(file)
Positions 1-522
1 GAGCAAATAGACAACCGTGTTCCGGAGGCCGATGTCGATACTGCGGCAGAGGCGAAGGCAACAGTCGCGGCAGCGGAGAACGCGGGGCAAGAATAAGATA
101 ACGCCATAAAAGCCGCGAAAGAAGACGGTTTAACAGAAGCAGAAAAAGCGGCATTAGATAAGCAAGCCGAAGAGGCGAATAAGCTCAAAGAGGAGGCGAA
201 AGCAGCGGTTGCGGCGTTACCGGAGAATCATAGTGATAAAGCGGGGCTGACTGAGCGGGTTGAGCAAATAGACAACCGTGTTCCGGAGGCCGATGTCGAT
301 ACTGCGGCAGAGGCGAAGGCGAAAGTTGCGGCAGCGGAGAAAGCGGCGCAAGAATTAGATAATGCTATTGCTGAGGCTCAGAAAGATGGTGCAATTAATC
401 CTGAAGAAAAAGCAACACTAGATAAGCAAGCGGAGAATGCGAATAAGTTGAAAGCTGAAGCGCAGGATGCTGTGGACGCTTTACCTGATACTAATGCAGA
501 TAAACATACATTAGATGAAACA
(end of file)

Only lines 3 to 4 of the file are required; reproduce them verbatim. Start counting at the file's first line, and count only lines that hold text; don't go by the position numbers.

101 ACGCCATAAAAGCCGCGAAAGAAGACGGTTTAACAGAAGCAGAAAAAGCGGCATTAGATAAGCAAGCCGAAGAGGCGAATAAGCTCAAAGAGGAGGCGAA
201 AGCAGCGGTTGCGGCGTTACCGGAGAATCATAGTGATAAAGCGGGGCTGACTGAGCGGGTTGAGCAAATAGACAACCGTGTTCCGGAGGCCGATGTCGAT